§ 46. On leaving Watchet, the red rock is for a short distance similar to what is found eastward, but veins of gypsum very soon begin to appear, and they gradually increase in quantity. The rock here is of a bright brick red colour, and very friable; and is traversed in every direction from the top to the bottom by pure white veins of gypsum. Vast blocks of it have fallen down, and are piled above each other and strewed along the shore; in those that are within reach of the dashing of the waves the gypsum is nearly washed out, giving them a very singular appearance. The rock is not distinctly stratified, but the thickest veins of gypsum are parallel to each other, and nearly horizontal: it contains as usual the grey patches and stripes. The principal veins of gypsum are of different thicknesses; in some places they nearly equal three feet, and the red rock between them is penetrated by smaller veins branching off in all directions; but besides these there are other veins which traverse the rest in every possible way. There are also detached masses of gypsum which are surrounded on all sides by the red rock.

There are different varieties of the gypsum; it is in general white, but it is in some places flesh coloured and bright red. There are thick masses of a very pure compact alabaster fit for many purposes in the arts, and there are several fibrous varieties. In some places it is mixed with siliceous sand and small pieces of quartz, and where these parts are washed by the sea, the gypsum is dissolved, and leaves the quartzose parts projecting and very often in beautiful forms. I did not find it in any case crystallized in determinate forms, nor any appearance of its being accompanied by rock salt.

§ 47. Near Blue Anchor the cliff is composed of a blackish grey clay, containing thin beds of a slightly effervescent argillaceous stone, and which appear to graduate insensibly into the clay. These are penetrated in all directions by numerous veins of gypsum, the thickest being parallel with the strata. The same varieties are found here as in the part of the cliff near Watchet, though not so abundantly; and although there is a very great difference in the colour of the gypseous rock near Blue Anchor, and in the mode of penetration of the gypsum, I have little doubt of its belonging to the same formation as the red rock. The strata are very much disturbed, and in one place they form a complete arch dipping south-west and north-east within the space of 50 yards.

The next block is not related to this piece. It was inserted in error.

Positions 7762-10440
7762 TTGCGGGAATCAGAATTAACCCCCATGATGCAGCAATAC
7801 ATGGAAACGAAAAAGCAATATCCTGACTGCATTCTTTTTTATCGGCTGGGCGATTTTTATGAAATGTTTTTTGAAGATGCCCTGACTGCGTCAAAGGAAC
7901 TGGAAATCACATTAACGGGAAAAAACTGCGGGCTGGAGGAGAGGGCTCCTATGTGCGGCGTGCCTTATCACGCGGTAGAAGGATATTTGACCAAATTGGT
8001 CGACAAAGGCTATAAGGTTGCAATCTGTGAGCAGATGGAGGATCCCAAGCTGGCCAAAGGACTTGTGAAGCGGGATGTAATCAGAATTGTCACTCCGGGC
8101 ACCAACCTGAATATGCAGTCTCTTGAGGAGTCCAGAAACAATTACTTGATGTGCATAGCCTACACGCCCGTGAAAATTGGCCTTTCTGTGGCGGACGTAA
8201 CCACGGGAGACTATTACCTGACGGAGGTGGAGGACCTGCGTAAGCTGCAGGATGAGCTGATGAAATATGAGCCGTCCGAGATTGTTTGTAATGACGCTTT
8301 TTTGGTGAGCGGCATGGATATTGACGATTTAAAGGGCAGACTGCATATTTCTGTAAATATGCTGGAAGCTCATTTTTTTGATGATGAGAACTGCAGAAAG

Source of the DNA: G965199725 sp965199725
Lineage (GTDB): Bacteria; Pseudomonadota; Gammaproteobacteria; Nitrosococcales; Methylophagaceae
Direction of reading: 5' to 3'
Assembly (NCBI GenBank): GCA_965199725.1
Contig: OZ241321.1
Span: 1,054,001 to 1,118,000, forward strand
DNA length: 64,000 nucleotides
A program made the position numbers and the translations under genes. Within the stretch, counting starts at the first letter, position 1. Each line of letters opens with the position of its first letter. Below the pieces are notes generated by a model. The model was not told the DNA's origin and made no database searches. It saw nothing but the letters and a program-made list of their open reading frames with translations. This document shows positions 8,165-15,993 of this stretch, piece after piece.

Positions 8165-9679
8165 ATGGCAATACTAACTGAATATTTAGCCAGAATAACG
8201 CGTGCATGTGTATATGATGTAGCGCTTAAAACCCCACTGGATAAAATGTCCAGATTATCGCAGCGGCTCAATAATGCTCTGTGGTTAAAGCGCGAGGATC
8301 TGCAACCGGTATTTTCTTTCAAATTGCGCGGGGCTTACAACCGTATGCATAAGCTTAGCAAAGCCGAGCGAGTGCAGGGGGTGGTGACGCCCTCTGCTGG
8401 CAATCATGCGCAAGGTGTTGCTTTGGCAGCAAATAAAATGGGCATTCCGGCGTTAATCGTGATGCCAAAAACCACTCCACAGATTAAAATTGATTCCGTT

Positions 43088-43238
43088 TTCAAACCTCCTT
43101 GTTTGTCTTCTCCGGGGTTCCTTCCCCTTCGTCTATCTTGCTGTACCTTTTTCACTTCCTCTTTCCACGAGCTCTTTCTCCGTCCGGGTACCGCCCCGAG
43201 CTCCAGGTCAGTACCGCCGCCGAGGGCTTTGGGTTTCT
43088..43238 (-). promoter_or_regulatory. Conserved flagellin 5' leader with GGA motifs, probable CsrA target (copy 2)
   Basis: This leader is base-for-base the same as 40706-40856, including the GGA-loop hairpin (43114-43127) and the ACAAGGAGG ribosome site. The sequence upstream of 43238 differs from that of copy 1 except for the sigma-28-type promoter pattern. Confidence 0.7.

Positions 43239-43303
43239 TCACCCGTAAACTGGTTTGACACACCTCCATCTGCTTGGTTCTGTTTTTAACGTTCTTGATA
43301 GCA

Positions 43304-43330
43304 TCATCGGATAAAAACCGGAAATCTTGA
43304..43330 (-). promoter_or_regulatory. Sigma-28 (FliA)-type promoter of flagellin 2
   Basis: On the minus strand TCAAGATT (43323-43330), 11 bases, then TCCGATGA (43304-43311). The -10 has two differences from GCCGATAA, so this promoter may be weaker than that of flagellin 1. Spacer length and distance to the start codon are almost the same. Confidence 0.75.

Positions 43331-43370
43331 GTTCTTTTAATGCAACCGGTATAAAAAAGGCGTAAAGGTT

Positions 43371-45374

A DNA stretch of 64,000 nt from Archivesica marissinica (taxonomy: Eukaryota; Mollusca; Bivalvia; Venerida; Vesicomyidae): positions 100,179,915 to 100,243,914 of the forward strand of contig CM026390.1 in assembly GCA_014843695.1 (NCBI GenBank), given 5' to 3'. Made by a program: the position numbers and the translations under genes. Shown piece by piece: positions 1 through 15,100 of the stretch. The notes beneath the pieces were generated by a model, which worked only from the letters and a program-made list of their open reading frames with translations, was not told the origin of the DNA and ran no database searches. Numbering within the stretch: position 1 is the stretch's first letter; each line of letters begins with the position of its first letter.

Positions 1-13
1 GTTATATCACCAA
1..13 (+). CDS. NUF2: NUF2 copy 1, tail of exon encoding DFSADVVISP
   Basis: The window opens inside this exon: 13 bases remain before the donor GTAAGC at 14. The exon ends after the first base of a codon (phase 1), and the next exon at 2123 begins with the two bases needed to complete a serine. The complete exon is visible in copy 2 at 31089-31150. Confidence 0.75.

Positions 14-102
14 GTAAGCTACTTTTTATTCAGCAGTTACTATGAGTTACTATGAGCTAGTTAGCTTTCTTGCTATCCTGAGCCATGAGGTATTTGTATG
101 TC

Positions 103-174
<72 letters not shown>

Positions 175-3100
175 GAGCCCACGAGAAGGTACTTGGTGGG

All along the bottom of the cliffs where the gypsum is found they are hollowed out by the waves dashing upon them, and where the strata dip towards the sea the upper beds hangover a considerable way in the form of a Chinese roof. Rills of water flow over them in many places, and have worn deep channels. Dr. Maton, in his Tour through the Western Counties, when describing these cliffs, says, that “ the gypsum may be seen concreting under our eyes.” A more attentive examination would have satisfied him that there is only decay, and no production of new matter on this coast.

§ 48. The last appearance of the lyas strata on the shore is about a quarter of a mile westward of Blue Anchor, where there is a low cliff for a short space, not rising above 12 feet. But even in this limited extent the strata exhibit great disturbance. They consist of a yellow clay, containing thin strata of limestone of a cream colour, some slender veins of gypsum, and small, earthy, calcareous concretions. These rest upon strata of the fetid varieties, and underneath these last there an other strata of yellow clay and cream coloured limestone, and in the lowest part of the series I observed in the clay a thin bed of dark coloured limestone full of shells. In this lower yellow clay there is no gypsum.

§ 49. The lyas strata do not extend far inland from the coast. There are here, as in the country to the east, long ridges composed of them, but the surface is very little broken. There are some quarries in the parish of St. Decumans, others near the road from High Bridge to Rydon, and upon the slope of the hill eastward of Donniford.

§ 50. Westward of Minehead, in the lower part of the southern face of North hill, near Venniford, there is found a small insulated patch of the lyas strata. There is a quarry by the side of the road, and it extends in a north-west direction upon the slope of the hill as far as East Lynch, where also there are quarries. It appears to be confined to a space of about half a mile in length, and one-third of a mile in breadth. The strata in the quarry at Venniford dip at an angle of about 30° a little to the west of north: those at East Lynch are horizontal. The occurrence of this detached portion of the lyas strata is very remarkable, being above six miles distant from the last appearance of the lyas at Blue Anchor, and the high ridge of Hayden Down intervenes, which is wholly composed of the grauwacke series.